In recent years, typical steel construction in regions of high seismic risk has shifted from moment-resisting frames to concentrically braced frames. As a result of the increased popularity of braced frames, the poor performance of some conventionally braced frames in past earthquakes, and the limited experimental data available on the inelastic response and the failure characteristics of braced-frame systems, a series of experimental and analytical investigations were initiated. The tests reported on herein contain some of the first data available on braced frames constructed in accordance with modern construction practices in the western U.S. Extensive analytical studies were undertaken to assess the analysis methods used for the research, and improved models were developed to better understand the complete range of behavior, including yielding, lateral buckling, and rupture due to low-cycle fatigue.
The primary objectives of this research are to (1) improve understanding of the behavior of this common type of structural system under cyclic inelastic deformations, (2) permit validation and improvement of computer models for predicting global and local response, and (3) improve understanding of the relation between system, member, and connection behavior.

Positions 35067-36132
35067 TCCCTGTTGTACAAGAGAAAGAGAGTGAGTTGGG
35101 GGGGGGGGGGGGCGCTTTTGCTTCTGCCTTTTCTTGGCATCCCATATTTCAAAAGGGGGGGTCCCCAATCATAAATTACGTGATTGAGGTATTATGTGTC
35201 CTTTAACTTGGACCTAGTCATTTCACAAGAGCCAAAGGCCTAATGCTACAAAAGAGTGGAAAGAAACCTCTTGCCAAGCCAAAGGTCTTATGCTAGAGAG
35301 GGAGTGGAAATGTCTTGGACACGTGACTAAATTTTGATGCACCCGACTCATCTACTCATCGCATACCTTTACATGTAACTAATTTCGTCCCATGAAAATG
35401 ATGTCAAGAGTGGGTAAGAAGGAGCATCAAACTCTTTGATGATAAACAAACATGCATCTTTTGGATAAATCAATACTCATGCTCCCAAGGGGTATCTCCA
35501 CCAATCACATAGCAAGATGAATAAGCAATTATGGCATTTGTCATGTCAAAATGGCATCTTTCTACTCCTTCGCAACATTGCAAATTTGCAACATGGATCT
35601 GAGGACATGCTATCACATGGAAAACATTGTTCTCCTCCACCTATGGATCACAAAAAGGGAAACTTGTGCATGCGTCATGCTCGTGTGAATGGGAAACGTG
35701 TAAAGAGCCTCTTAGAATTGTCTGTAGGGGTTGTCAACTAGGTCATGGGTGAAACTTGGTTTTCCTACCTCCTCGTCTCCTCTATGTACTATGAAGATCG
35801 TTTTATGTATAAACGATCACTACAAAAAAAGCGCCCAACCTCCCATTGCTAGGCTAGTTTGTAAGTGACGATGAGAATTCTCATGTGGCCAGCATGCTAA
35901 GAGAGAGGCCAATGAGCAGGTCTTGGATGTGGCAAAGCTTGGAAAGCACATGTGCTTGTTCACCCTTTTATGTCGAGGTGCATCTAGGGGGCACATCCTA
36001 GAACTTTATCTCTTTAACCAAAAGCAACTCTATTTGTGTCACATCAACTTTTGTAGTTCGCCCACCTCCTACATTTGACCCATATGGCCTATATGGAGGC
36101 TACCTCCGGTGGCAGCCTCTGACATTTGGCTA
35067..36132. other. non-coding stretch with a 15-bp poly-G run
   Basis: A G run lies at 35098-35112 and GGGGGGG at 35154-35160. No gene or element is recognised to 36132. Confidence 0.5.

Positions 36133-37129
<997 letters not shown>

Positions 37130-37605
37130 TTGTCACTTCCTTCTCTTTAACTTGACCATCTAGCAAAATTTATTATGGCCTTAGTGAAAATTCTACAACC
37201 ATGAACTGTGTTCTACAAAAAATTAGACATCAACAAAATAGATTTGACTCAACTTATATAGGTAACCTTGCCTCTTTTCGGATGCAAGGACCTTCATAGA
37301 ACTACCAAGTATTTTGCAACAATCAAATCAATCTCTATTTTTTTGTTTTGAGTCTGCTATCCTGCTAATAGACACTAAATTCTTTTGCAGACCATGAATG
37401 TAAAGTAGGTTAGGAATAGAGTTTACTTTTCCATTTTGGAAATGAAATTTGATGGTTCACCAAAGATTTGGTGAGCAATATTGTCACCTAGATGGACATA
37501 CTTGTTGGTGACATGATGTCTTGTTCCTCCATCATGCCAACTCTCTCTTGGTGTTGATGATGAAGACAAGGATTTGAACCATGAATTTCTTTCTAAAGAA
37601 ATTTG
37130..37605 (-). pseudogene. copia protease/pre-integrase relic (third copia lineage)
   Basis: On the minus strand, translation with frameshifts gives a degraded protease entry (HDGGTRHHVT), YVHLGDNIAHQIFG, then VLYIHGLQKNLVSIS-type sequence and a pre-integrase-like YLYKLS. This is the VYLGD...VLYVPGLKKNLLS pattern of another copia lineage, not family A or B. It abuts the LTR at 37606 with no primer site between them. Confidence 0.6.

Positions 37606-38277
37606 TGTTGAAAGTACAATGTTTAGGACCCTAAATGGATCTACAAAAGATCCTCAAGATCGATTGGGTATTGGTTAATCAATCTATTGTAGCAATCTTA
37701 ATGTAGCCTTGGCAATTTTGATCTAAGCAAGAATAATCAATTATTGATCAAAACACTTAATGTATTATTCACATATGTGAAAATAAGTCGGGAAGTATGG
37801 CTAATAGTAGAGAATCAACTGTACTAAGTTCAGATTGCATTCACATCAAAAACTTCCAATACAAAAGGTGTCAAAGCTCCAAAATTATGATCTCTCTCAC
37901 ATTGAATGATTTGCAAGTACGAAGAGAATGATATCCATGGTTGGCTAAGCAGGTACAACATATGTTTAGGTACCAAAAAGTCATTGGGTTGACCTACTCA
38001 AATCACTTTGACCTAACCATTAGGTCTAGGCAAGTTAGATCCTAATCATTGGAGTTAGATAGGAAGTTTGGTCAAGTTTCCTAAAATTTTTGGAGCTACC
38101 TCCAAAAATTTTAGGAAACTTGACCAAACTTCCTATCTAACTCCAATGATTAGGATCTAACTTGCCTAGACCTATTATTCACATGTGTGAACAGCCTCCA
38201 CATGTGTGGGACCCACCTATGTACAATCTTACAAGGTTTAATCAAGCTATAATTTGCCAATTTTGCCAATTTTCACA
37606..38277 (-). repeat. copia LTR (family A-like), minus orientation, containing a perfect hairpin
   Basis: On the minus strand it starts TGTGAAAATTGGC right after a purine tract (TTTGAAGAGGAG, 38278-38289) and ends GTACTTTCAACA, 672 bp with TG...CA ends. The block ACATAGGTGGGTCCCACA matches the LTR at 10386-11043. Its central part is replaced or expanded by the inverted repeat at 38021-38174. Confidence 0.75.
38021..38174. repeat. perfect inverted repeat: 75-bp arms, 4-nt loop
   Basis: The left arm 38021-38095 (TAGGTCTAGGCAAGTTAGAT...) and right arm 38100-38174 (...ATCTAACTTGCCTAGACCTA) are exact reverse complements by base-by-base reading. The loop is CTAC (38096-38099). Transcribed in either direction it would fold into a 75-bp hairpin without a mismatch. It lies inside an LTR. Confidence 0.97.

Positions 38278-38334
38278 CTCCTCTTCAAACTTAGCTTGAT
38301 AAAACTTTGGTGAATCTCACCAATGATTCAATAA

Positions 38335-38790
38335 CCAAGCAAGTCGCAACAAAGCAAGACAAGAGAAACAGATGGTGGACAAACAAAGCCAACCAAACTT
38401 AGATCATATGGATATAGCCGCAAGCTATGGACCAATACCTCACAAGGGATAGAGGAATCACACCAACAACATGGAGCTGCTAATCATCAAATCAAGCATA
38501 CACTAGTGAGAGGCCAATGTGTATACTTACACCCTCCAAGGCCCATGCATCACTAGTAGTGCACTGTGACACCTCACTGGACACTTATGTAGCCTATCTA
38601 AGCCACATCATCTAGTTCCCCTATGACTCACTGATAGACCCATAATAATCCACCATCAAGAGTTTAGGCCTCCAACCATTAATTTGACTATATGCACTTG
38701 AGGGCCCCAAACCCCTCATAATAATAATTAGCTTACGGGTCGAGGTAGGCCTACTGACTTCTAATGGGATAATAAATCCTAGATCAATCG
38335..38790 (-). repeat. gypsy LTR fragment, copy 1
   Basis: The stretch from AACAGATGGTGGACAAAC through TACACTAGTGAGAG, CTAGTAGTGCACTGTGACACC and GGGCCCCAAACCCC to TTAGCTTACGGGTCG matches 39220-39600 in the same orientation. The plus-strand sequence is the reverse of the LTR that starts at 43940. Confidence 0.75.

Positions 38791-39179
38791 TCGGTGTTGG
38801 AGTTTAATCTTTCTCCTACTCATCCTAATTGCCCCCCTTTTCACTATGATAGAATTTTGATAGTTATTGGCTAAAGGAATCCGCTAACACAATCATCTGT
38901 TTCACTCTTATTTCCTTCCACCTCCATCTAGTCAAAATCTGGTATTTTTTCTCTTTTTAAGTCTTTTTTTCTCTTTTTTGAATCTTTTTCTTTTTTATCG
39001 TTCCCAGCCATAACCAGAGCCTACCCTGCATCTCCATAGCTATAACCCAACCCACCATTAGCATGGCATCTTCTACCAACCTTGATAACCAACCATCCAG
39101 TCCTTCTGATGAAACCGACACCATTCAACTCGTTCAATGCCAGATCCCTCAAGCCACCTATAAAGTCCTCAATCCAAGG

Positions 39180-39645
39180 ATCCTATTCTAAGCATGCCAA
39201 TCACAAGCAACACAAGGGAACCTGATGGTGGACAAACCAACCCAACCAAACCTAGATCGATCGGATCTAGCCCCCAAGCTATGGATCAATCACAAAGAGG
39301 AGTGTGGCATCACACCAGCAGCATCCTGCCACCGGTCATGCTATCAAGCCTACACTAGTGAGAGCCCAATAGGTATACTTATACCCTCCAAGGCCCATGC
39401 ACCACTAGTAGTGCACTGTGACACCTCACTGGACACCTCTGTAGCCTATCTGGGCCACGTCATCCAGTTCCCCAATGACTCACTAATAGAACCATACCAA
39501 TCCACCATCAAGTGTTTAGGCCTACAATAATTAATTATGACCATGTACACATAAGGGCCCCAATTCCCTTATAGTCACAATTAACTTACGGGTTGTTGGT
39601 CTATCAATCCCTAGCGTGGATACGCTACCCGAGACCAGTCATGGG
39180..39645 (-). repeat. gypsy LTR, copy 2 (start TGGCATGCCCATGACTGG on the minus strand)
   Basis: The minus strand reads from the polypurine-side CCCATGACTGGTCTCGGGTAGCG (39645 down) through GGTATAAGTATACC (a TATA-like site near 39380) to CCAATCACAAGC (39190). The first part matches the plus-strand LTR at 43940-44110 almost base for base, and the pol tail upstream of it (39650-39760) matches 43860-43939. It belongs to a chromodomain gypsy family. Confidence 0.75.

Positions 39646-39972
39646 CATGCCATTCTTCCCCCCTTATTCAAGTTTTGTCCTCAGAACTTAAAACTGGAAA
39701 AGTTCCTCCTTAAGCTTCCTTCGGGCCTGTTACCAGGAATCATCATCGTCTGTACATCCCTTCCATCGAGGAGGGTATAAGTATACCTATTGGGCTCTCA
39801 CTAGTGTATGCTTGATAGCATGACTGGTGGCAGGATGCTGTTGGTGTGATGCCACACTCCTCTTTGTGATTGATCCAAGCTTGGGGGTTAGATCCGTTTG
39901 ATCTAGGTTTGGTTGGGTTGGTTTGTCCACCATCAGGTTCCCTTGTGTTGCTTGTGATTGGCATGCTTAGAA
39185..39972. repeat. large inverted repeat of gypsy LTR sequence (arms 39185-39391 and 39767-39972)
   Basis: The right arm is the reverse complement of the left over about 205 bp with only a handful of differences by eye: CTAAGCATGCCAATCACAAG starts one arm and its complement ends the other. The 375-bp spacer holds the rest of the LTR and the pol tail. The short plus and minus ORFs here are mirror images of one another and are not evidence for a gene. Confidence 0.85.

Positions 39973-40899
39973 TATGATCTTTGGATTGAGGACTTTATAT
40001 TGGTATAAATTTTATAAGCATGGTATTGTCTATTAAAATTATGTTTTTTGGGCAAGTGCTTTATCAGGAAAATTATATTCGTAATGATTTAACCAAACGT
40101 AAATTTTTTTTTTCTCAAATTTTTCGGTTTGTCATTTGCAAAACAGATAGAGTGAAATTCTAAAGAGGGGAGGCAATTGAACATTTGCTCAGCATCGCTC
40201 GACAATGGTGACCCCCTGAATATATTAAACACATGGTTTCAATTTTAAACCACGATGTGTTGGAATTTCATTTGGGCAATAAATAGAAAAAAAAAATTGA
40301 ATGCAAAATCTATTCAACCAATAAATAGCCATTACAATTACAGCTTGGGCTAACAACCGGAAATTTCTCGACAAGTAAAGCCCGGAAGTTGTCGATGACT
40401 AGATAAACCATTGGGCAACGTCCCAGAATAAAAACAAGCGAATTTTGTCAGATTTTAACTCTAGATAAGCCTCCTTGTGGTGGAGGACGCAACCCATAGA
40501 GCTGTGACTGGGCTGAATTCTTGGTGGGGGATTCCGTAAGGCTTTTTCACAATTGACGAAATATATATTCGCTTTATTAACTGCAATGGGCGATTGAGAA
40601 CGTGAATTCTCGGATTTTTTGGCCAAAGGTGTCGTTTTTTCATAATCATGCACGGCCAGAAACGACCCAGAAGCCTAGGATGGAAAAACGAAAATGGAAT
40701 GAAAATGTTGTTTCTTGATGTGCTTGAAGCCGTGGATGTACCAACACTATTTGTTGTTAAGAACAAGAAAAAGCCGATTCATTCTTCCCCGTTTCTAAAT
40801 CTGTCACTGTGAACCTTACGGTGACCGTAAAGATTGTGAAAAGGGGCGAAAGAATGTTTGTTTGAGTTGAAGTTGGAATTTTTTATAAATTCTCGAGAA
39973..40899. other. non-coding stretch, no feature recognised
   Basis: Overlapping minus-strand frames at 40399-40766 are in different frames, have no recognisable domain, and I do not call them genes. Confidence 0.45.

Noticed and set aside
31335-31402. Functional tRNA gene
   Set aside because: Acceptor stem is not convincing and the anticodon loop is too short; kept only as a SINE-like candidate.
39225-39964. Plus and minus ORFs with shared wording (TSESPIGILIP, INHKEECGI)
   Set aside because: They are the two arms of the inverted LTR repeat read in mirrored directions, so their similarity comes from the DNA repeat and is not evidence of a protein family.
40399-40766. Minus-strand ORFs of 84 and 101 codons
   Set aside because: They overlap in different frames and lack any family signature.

As such, a series of investigations have been conducted, aimed at understanding and improving the seismic performance of concentrically braced steel-frame structures. Extensive analytical studies have been carried out on systems with conve ntional and buck ling-restrained bracing. Tests on a limited number of full-scale pipe and square, hollow structural section (HSS) braces were carried out. These te sts were supplemented with large-scale tests of three buckling- restrained braced-frame (BRBF) specimens and a single two-story special concentrically braced frame (SCBF). In the latter case, specimens incorporated traditional bracing elements susceptible to lateral and local buckling. Thes e component and system test results, along with existing data, were used to develop, calibrate, and validate im proved numerical models capable of realistically simulating the behavior of braced frames, including possible failure due to buckling and low-cycle fatigue. An array of numerical simulations assessed the likely performance of braced-frame structures subjected to severe earthquakes of the type expected in California. The applicability of performance-based earthquake engineering evaluation methodologies to concentrically braced frames is assessed using these results. Based on this research, recommendations are offered regarding the design, analysis, modeling, and detailing of concentrically braced frame structures.
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